Since social media hit the web people have become increasingly carefree about releasing the details of their personal lives. It seems that with every occurring activity in a person's day comes the need to inform the world about it via status changes on Facebook. Things that were once shared in private are no longer. “I'm going to the store to buy tampons” or “Just saw the doctor, turns out I have chlamydia” have become information accessible by lists populated by more people than many small countries. These lists are known as the “Friends List,” and are made up of current friends, past acquaintances, and for many people, complete strangers who are attractive enough to make the cut. We now know at all times what these friends are doing, where they are and even who they're with. The most mundane of every day behaviors appear on status updates constantly. I could tell you what most of my Facebook friends had for dinner last night, or even when they last showered, but I'd prefer to avoid anything that grotesque. Because of Facebook I can figure out which friends are dating, whom they are dating, and of those relationships, I could even determine the happy couples from those on the fritz. Status updates have become voyeuristic, allowing us a chance to see into the goings-on of other people's lives. It's sort of like reality TV, but even better because we know these people.
Status posts, however, are just the surface of the problem. Users, especially college students, frequently post pictures that could be detrimental if seen by future employers, or by parents. Many students post pictures of drinking shots with friends, smoking from suspicious paraphernalia, or even kissing complete strangers while being unquestionably intoxicated. To make matters worse, people are allowed to comment on these photographs, such as, “We were so fucking stoned last night,” which completely removes any suspicions that may have been had about the smoke. Comments similar to this can also be posted on a person's wall, and users have no control over the content a friend might share on their page.
Gratuitous over sharing on Facebook has lead to many complications in people's lives. Publicly releasing the details of our personal lives is generally not a good idea. Many Facebook users have been denied jobs because of inappropriate content discovered on their Facebook page. A prospective employer is probably not interested in someone who posts a picture of themselves with a beer in each hand, a cigarette hanging from their lips and eyes that appear to have a horrific case of conjunctivitis.
Another concern related to habitual over sharing on Facebook is one of safety and security. You might think that posting “Off to Mexico with my beau for the week” is harmless, but don't be surprised if your apartment has been robbed by the time you get home. This has actually happened. By announcing that you will be gone for the week is like an open invitation to those “friends” who may envy some of your belongings, and provide them with an accurate time frame to pull off an unexpected heist.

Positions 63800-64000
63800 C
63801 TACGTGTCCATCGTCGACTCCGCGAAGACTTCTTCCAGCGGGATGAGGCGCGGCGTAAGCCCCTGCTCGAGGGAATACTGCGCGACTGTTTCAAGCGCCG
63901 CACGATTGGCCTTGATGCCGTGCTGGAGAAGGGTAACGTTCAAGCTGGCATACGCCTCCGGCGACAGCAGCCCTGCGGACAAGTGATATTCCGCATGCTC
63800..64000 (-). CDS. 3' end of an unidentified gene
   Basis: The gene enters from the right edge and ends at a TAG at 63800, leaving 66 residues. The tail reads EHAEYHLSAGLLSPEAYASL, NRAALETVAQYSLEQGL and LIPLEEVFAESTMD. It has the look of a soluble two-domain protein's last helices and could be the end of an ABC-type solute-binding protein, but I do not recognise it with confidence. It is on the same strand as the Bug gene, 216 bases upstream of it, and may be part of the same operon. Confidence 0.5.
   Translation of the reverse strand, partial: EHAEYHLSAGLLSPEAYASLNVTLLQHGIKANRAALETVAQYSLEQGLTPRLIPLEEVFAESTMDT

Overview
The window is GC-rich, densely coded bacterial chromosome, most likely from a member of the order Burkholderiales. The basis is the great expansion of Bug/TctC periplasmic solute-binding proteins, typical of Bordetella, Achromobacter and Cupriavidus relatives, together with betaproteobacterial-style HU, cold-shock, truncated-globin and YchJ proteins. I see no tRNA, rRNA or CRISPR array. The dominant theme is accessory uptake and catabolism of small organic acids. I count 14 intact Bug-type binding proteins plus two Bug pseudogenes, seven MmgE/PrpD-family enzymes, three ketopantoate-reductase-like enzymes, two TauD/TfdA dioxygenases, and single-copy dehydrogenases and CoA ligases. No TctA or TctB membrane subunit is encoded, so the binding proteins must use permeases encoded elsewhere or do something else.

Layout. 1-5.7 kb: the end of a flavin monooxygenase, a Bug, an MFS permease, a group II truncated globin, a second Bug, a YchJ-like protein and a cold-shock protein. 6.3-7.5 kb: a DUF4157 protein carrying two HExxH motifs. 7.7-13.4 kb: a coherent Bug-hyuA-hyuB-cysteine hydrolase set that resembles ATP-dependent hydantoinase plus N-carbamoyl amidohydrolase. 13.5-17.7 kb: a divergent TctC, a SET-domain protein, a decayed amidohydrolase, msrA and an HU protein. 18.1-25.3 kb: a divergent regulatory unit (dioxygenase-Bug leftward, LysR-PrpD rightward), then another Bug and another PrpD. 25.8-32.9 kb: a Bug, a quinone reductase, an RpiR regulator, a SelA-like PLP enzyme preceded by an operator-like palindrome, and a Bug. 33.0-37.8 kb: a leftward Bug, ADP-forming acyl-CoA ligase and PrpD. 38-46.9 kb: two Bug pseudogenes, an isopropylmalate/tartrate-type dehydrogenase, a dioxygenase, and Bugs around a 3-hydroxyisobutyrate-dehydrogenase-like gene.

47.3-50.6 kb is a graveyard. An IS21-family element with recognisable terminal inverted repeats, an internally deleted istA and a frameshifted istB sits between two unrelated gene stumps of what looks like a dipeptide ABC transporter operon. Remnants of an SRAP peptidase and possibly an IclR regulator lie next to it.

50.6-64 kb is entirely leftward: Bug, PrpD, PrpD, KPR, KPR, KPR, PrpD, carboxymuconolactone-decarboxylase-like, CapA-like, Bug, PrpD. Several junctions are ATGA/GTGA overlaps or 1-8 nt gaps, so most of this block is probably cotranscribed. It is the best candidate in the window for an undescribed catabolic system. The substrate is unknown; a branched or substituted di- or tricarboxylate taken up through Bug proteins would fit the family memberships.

Most of the privacy issues on Facebook up to this point have been created by the users themselves, not the website. People have chosen to share their personal lives, they have not been forced to do so. There isn't a need to announce to our friends, “worst hangover ever” or “I accidentally cut myself shaving." Also, we can choose which pictures we would like to post. For instance, I went out Saturday night, and posted my pictures this morning. The photos from early in the evening are on my Facebook page, and the ones where half of my face is sagging and you can visibly see me slurring my words, I'll save those elsewhere to show my friends in private. Facebook has, however, implemented a new system that no longer allows us to keep our personal lives off of Facebook, if we agree to participate.
This new system will assign users with an @Facebook.com email address, but beware, this is not actually an email account. Facebook intends to use this new tool to catalog conversations between two friends through all forms of digital media. The appeal is that all communication between you and that friend will be organized and archived into one location for your convenience. Whether you communicated with this person using Facebook, email, instant messaging, or even text messaging, it will not matter. Each conversation will be loaded into one archive per friend contacted, and each archive will contain any conversation had with that person via digital media and text messaging. The privacy issue is incredibly concerning. In order to gather all of these conversations, users will have to allow Facebook access to all of their email accounts, social media accounts, instant messaging accounts, and even text messages from their cell phones. The conversations had through these devices will all be saved by Facebook in order to be archived, which is supposed to provide convenience, while carelessly risking our privacy. While people continuously post private matters publicly on Facebook, there are still many personal matters discussed in confidence through email and text messaging. I can only imagine what content Facebook users have deemed only appropriate for texting, and if any of these issues were ever hacked and released, I would expect to see a dramatic increase in divorce and suicide.
The whole @Facebook.com thing feels a little too “Big Brother” for my comfort level. Personally, I'd prefer Facebook didn't archive my conversations, I can keep track of them just fine on my own, thank you. If these archives were ever made public, or breached by hackers, the impact could be disastrous to the global public. Right now the exposure of our personal lives on Facebook is in our hands; let's keep it that way.
The Long Jump
2 months ago